10 Things to Know About Vertigo
Ever tilted your head back--and suddenly found the world spinning around you?
You likely had an episode of vertigo, which is a common but frightening experience, especially the first time it strikes. One minute you are fine, and the next you feel scarily out of control, caught in a whirling that won't stop.
What is vertigo, what can cause it, and what can you do about it? Here are 10 things you need to know.
Dizziness is marked by lightheadedness or loss of balance.
You can get vertigo at any age, but usually not before age 20. As you get older, you are more likely to experience the condition. Among people older than 65, about 30% experience vertigo at some point.
Our sense of balance is directed by our vestibular system, which is located in our inner ears. Sometimes, medical conditions occur that disrupt this system. The result: vertigo.
Medical conditions that cause vertigo include:
Benign paroxysmal positional vertigo (BPPV): the most common cause of vertigo, typically associated with a sudden change in the position of your head
Labyrnthitis: an inflammation of the inner ear
Meniere's disease: a disorder in which fluid builds up in the inner ear
Vestibular neuritis: an infection of the nerves connecting the inner ear to the brain
Other triggers include having your head in one position for a long time, like at the dentist's office or hair salon, or while on bed rest.
Some people even get brief episodes of vertigo from playing 3D video games.
Some people experience vertigo once and never again. Other people have chronic, recurring episodes of vertigo.
Often vertigo goes away on its own. If it doesn't, it can be treated either by your general practitioner or by specialists, such as neurologists or ENT (ear, nose and throat) doctors.
Benign paroxysmal positional vertigo (BPPV) is caused by tiny calcium crystals breaking free in your inner ear chamber. Doctors can use a series of exercises to move these particles so that they no longer cause problems. About 70 to 80% of BPPV sufferers are cured in a single visit.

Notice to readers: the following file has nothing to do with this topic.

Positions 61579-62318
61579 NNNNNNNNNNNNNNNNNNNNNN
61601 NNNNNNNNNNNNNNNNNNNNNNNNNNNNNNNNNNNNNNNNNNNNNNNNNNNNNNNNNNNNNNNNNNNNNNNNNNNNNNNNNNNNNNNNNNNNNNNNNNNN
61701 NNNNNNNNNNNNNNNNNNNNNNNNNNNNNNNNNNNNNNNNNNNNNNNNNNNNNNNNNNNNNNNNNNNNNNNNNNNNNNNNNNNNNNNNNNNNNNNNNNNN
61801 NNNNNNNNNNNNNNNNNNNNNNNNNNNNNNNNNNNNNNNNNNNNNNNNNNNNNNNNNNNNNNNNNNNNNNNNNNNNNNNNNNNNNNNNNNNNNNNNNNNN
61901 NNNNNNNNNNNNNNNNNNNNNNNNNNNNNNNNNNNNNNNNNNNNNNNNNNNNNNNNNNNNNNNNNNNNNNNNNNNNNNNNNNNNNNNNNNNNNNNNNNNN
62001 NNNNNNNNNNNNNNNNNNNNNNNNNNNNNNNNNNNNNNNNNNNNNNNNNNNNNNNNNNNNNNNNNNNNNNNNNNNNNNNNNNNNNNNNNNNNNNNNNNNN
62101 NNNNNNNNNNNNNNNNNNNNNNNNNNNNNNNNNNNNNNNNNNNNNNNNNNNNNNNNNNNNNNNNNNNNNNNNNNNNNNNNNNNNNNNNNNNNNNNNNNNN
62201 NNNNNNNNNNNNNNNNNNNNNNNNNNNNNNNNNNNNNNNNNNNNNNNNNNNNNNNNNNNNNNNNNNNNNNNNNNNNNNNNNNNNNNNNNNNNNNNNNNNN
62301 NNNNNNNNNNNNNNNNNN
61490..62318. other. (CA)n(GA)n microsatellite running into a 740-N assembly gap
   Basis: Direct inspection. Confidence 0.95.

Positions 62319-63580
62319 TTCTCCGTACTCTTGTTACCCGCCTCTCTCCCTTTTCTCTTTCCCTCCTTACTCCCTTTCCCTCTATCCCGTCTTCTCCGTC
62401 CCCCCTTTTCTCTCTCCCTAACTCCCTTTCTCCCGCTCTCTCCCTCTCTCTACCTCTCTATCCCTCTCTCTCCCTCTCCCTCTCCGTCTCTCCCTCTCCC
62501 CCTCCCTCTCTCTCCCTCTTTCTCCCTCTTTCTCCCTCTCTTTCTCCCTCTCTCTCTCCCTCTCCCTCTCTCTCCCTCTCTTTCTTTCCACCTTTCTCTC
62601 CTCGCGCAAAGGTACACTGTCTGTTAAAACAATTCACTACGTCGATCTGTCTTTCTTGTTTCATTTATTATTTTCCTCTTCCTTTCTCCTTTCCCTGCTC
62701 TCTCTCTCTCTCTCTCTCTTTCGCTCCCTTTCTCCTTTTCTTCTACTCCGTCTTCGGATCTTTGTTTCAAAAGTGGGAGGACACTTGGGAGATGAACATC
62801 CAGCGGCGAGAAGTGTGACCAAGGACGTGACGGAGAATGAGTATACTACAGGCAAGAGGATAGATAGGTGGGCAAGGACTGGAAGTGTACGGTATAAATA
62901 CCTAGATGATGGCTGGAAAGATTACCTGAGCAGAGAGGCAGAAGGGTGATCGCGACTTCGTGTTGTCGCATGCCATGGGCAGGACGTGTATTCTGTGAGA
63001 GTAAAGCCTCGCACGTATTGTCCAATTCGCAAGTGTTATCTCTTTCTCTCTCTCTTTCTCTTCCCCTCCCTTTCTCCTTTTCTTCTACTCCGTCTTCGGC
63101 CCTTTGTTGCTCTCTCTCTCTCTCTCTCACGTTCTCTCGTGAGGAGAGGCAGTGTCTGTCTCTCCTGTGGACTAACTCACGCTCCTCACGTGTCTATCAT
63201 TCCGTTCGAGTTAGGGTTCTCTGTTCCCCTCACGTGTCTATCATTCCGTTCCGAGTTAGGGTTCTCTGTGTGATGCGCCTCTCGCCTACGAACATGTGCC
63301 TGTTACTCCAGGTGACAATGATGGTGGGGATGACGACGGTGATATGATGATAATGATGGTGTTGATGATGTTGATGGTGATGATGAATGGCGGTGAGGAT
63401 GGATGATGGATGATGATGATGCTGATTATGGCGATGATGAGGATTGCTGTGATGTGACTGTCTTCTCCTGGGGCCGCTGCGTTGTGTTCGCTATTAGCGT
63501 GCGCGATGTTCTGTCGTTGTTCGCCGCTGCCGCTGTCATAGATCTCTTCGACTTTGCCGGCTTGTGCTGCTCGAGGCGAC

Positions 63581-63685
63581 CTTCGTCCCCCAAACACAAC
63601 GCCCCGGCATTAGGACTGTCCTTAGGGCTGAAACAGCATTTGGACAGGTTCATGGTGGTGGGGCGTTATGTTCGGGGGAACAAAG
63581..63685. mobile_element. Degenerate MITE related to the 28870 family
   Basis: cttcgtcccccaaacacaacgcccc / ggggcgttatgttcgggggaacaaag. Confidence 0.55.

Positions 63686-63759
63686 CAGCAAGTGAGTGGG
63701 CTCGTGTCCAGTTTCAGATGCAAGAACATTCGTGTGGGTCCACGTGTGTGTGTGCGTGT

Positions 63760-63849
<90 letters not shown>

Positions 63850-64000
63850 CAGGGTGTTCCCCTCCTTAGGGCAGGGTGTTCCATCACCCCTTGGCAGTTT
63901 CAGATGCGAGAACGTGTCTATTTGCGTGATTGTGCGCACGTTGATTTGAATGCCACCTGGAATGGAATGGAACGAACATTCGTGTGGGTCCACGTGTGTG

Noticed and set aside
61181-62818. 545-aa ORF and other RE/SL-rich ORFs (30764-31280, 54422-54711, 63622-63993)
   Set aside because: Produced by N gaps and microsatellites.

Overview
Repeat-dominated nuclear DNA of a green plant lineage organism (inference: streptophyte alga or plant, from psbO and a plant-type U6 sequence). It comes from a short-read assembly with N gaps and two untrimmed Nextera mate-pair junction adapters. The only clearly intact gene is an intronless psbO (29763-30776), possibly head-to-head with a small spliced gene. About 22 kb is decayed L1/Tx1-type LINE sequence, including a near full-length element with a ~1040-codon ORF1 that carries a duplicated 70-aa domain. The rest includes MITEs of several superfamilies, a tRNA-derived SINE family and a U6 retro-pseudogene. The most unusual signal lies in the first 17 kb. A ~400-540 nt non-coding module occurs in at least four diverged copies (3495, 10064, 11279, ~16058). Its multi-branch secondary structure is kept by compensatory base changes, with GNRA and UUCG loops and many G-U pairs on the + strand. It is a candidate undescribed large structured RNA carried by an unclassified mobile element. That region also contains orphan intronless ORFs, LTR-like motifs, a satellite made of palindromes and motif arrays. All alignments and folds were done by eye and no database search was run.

Other kinds of exercises can help other types of vertigo. Vestibular rehabilitation exercises help people whose inner ears have been damaged by retraining the brain’s balance system. Common exercises include moving your eyes from side to side and rotating your head. Tai chi also is helpful for people with vestibular disorders.
Surgery isn't typically done unless more conservative measures have failed to work. However, it can be effective for some conditions, such as Meniere's disease.
BPPV also can be addressed surgically for patients who don't respond to particle positioning exercises. The procedure carries the risk of hearing loss.
Medications can help treat and prevent vertigo, depending on what is causing your symptoms. For example, if your vertigo is caused by vestibular migraine, you may receive medications to prevent the migraine from occurring.
Other kinds of vestibular suppressant drugs can help during sudden, temporary attacks of vertigo, but generally are not used for chronic conditions.
If you have chronic vertigo, particularly due to vestibular migraine or Meniere's disease, avoiding caffeine, nicotine, alcohol, salt and sugar can help, as well as eating and drinking regularly throughout the day to maintain a good fluid balance. People who have vestibular migraine also should avoid common migraine triggers (such as foods containing the amino acid tyramine).
If your vertigo recurs for more than a week, see your doctor. But if you also have other symptoms, like a severe new headache, fever, vision problems, trouble speaking, hearing loss, leg or arm weakness, or loss of consciousness, seek emergency help.